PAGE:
Is Microsoft working to better interface with some of the Linux and OSS products? You bet they are too! We are frequently working on those things as well.
I am not being censored or restricted in any way. I actually have access to a very wide array of things. More so than I thought I would when I started.
The department has a unique position inside of Microsoft. We get to talk to and work with a very wide swath of Microsoft product lines. Just to highlight a typical week that took place a few weeks ago; in the same week I spoke to the Robotics guys, people from the embedded department, People from IIS, SQL server department, the Powershell developers and the cardspace group. And this is a typical week. I am not sure how may other places in Microsoft have the same breadth.
And more and more groups are becoming aware of what we do and contact us to work with us.
Is Microsoft changing?? Yeah, I think it is. In some places it is going very fast, in other places not so much.
Yet if I look back over the last 10 months, I have seen some great changes happen. To name a few:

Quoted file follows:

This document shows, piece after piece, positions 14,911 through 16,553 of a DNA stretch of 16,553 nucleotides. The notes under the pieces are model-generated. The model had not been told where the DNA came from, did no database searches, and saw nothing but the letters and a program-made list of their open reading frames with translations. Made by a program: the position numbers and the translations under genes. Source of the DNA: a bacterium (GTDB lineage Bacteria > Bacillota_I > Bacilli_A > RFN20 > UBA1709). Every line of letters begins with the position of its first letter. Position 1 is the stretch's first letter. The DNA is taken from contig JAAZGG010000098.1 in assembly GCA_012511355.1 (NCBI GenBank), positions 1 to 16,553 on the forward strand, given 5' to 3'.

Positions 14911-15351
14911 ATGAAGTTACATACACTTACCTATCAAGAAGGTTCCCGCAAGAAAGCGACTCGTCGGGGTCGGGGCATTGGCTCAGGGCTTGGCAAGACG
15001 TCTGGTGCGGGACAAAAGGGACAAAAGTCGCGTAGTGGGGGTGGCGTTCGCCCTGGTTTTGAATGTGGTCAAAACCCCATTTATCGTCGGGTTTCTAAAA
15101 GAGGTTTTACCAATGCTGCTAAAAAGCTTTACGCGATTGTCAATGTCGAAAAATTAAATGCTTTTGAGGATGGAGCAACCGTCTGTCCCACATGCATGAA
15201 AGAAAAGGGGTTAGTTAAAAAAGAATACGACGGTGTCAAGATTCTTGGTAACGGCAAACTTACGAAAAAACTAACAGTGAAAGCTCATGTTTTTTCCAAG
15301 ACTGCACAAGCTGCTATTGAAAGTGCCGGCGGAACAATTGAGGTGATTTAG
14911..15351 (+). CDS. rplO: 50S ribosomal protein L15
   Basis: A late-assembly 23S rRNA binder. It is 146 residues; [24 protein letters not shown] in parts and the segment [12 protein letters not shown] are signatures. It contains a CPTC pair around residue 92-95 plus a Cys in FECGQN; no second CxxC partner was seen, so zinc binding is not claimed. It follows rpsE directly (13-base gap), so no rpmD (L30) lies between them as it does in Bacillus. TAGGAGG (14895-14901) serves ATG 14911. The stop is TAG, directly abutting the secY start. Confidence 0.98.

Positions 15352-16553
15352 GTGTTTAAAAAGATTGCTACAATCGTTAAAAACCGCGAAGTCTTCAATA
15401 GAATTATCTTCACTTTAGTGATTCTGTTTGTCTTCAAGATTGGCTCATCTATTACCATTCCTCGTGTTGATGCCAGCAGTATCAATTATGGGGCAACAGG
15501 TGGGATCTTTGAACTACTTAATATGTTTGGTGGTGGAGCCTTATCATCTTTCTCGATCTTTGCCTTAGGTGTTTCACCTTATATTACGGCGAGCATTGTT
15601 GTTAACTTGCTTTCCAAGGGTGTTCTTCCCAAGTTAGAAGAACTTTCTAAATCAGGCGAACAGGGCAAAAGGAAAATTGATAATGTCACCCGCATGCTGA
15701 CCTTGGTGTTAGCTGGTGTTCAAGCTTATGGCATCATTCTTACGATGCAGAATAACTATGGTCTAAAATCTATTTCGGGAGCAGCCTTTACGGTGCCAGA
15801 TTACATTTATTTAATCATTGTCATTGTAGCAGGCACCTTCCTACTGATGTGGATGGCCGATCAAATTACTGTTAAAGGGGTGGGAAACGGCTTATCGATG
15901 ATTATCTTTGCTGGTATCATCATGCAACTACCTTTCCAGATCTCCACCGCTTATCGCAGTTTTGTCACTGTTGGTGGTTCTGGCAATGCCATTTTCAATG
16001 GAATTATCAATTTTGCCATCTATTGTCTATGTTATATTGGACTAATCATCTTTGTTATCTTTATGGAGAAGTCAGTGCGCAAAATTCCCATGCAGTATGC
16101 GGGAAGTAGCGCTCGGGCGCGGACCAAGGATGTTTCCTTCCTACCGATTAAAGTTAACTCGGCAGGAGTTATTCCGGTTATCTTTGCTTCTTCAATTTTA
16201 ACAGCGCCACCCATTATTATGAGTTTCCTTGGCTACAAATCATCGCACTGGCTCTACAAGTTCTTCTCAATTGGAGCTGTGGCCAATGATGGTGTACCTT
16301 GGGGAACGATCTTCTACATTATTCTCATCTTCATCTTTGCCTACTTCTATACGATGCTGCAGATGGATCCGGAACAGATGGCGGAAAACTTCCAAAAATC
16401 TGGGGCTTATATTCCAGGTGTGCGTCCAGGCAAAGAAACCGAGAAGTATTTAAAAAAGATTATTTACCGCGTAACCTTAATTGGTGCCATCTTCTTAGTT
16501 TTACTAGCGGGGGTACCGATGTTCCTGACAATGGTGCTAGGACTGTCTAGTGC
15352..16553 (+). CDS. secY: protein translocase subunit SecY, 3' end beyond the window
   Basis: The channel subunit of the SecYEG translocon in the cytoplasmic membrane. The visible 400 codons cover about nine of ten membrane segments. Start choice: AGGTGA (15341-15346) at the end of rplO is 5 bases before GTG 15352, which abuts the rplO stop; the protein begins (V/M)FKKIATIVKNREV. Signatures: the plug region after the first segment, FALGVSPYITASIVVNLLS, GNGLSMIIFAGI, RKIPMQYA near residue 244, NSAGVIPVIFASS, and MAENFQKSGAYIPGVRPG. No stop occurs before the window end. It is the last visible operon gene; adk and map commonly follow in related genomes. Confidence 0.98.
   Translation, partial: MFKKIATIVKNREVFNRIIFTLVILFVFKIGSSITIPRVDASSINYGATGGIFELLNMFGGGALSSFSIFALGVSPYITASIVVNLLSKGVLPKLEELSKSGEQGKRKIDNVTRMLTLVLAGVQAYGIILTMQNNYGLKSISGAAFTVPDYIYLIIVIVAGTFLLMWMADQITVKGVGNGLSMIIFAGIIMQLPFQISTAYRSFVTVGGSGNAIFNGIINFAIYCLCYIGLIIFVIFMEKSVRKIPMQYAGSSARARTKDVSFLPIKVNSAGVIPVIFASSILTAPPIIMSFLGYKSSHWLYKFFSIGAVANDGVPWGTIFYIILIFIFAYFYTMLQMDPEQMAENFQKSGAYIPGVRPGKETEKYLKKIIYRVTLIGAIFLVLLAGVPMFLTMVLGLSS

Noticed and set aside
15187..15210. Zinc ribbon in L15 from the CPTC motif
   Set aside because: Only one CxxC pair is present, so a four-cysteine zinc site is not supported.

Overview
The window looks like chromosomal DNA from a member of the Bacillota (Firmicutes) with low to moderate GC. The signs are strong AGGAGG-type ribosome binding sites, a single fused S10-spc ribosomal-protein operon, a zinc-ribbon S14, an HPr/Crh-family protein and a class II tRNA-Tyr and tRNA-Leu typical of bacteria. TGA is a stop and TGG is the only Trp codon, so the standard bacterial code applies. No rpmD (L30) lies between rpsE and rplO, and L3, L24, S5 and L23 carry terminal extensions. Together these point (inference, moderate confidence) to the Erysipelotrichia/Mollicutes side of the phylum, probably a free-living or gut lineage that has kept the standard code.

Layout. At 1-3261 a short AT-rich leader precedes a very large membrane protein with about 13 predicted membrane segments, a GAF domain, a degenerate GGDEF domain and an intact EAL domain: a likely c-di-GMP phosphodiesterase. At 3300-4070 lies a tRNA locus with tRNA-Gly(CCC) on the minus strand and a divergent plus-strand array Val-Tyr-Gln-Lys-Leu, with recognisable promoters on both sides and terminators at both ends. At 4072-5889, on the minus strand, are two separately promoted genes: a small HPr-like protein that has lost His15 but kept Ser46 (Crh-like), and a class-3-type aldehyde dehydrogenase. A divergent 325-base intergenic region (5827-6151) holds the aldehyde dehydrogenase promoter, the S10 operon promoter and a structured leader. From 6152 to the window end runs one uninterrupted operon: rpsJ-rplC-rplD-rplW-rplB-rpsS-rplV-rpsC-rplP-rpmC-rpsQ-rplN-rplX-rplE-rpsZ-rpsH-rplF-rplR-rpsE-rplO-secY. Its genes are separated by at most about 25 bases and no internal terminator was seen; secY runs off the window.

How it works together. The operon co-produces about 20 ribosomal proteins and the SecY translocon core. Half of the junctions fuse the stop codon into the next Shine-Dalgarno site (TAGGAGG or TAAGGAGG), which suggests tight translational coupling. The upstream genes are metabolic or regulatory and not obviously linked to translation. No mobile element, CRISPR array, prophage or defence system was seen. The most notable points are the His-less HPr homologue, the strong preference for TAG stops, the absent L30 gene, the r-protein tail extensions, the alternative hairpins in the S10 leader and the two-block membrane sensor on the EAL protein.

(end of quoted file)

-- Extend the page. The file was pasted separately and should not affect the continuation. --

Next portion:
But we have been touching a lot of items people never thought a few years ago would be likely. Getting Mozilla people on site for one. Another one that would have been considered impossible is Microsoft writing plugins for Firefox. Here is a cool one for example Photosynth, and you can listen to my podcast in which I interview Ian Gilman one of the Photosynth developers. Here is a link to the blog metioned in the podcast: http://labs.live.com/photosynth/blogs/
Just think about that for a second, Microsoft writing Firefox plugins!!!
I will leave you all with a few more observations:
There seems to be a perception that we are not moving fast enough. But I believe we have been able to move at a pretty good speed! And, there are quite a few more things that we are working on that will show up in the future.
Looking back over the past 10 months I have come to the realization that I am really enjoying the job. There certainly are frustrating times, if you are on the front lines like we seem to be you are likely to get smacked every once and a while. If you are not, than you are not doing your job . But we are seeing noticeable change on all fronts. And it is a blast to be able to work with so many groups inside and outside of Microsoft.
So I will close with the following, I am not drinking the Kool-Aid, quite the opposite; I continue to question everything that is going on inside of Microsoft. And I will continue to be a voice for Open Source inside of Microsoft.
by MichaelF on February 08, 2007 11:00pm